Laax is FAR from lax when it comes to looking after the environment. This region set up the Greenstyle Foundation with the aim to be the first ever self-sufficient ski resort and the progress they’ve made’s more than admirable. All energy provided is renewable - sourced from photovoltaics (including solar panels on 5 ski lifts) and pellet heating systems. Any waste heat from ski lifts goes into warming buildings. Recycling’s huge here, from the bins on and off the mountain to creative upcycling - like the way event banners get made into rucksacks (you can bag one in Das Original). Water refill stations are plentiful and reusable coffee cups heavily encouraged. Lot of restaurants have switched to to using local produce – La Stalla exclusively so (try their homemade raclette) while Café NoName displays the carbon footprint of different dishes. Want to support the Greenstyle Foundation’s efforts? Treat yourself to a tipple from the Travelling Bar (which nicely plonks itself in the most scenic spot of the day) - a percentage of their profits goes towards the efforts.

When it comes to Kaprun’s Kitzsteinhorn glacier, ALL ski lifts run on renewable energy and any waste energy cleverly goes towards heating some of the surrounding buildings. Then there’s the snowmaking - pumps used to blast out the white stuff in the winter become turbines in the summer months, producing the power needed for next season’s snowmaking. Not stopping there, solar panels are being fitted onto existing buildings, while new architecture’s planned with efficiency in mind. Projects are also working on recultivating and revegetating the areas between the pistes.

Serial winner of ‘Canada’s Greenest Employer Award’, Whistler have a whole Mountain Planning and Environmental Resource team who work to keep environmental impact minimal. They’ve done a jolly good job thus far – the Fitzsimmons River Hydro Project installed a system under the PEAK 2 PEAK gondola that produces as much energy as Whistler uses. Energy usage is closely monitored, hybrid heating systems have been installed and thousands of lights switched to more efficient alternatives. Everything from cooking grease to broken ski poles gets recycled. They even practice sustainable ski trail design to look after local flora and fauna. Future goals include completely eradicating waste and carbon emissions - as Whistler does with all aspects of resort life, we’ve no doubt it’ll smash those targets and then some.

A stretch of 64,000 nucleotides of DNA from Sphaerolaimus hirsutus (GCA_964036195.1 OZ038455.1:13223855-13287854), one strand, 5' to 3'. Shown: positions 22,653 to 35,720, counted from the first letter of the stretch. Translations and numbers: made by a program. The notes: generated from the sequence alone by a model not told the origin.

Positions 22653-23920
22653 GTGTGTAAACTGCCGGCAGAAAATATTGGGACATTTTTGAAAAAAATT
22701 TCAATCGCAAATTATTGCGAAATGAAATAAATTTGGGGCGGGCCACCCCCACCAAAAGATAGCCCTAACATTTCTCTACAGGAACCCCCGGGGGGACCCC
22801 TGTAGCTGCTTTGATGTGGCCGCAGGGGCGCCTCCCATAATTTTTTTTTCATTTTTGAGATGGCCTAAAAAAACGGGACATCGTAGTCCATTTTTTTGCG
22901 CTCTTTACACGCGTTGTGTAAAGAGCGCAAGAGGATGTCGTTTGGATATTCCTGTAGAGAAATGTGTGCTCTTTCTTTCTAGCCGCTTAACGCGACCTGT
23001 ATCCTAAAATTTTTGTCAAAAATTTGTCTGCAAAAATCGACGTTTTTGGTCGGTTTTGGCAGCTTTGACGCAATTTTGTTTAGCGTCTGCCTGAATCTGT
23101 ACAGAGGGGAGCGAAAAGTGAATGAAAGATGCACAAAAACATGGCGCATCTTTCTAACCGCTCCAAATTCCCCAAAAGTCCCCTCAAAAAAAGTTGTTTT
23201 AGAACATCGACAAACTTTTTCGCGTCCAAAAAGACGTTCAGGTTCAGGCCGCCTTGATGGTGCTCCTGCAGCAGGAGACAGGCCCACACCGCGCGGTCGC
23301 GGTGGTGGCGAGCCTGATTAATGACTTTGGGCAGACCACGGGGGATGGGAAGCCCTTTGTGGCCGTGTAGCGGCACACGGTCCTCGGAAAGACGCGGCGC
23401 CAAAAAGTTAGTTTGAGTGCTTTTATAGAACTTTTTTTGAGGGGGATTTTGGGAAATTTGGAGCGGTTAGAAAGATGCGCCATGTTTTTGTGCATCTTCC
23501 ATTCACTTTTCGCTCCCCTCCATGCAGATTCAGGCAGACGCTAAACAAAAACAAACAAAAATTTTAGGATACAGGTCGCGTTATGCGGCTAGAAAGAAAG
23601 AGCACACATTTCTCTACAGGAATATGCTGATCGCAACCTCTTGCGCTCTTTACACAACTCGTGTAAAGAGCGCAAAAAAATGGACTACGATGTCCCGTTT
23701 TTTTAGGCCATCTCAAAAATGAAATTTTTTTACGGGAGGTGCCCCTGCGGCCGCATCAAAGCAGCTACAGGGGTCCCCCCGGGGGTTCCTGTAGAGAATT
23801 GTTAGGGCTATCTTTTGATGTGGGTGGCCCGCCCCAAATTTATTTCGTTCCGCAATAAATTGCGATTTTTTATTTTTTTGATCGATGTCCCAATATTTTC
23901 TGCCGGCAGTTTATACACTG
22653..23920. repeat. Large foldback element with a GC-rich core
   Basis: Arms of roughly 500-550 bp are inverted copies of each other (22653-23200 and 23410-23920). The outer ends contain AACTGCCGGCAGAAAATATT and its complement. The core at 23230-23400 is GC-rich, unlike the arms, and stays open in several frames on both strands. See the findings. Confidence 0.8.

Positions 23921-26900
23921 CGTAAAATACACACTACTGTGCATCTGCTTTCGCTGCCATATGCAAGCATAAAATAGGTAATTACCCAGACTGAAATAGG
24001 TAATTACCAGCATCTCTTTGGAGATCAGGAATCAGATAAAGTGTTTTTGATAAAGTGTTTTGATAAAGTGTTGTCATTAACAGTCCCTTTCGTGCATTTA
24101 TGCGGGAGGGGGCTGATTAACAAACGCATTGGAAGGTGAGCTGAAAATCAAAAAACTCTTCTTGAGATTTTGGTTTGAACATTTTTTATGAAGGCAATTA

Nigh on perfect ski area - tick. Worldwide fame - tick. Incredible efforts to be eco-friendly? Tickety tick! All-star Aspen set off on its mission to eradicate emissions in 1997, before most resorts even knew what a carbon footprint was. 2015 saw it become the 3rd city in the states to be totally powered by renewable energy. The US Green Building Council made the mountaintop Sundeck Restaurant one of the first LEED (that’s Leadership in Energy and Environmental Design) certified buildings in the world, and now the Clubhouse at the Snowmass Club and Sams Smokehouse hold the same certification. There’s also the small matter of the resort having won the Golden Eagle Award for Overall Environmental Excellence a socking Excellence SEVEN TIMES OVER.

Arosa, Switzerland

If you ask us, you can only trump a ski resort with a spa and ski resort, and you can only trump that with an eco spa & ski resort. Precisely that, Arosa’s been crowned an ‘Alpine Pearl’ resort as a result of its fight to provide sustainable tourism. You can travel here by train to keep your carbon footprint minimal, then once in resort, horse-drawn sleighs and free buses will whisk you from A to B. Or - opt to drive in an electric vehicle and you’ll find numerous charging stations to keep you fuelled up in resort. This resort has some seriously nifty ski lifts, which regulate their speed according to demand to save energy, and channel waste energy to warm buildings. The Motta and Urdenfürggli chairs are powered by solar energy and before long, the whole place plans to be running on solar and hydropower.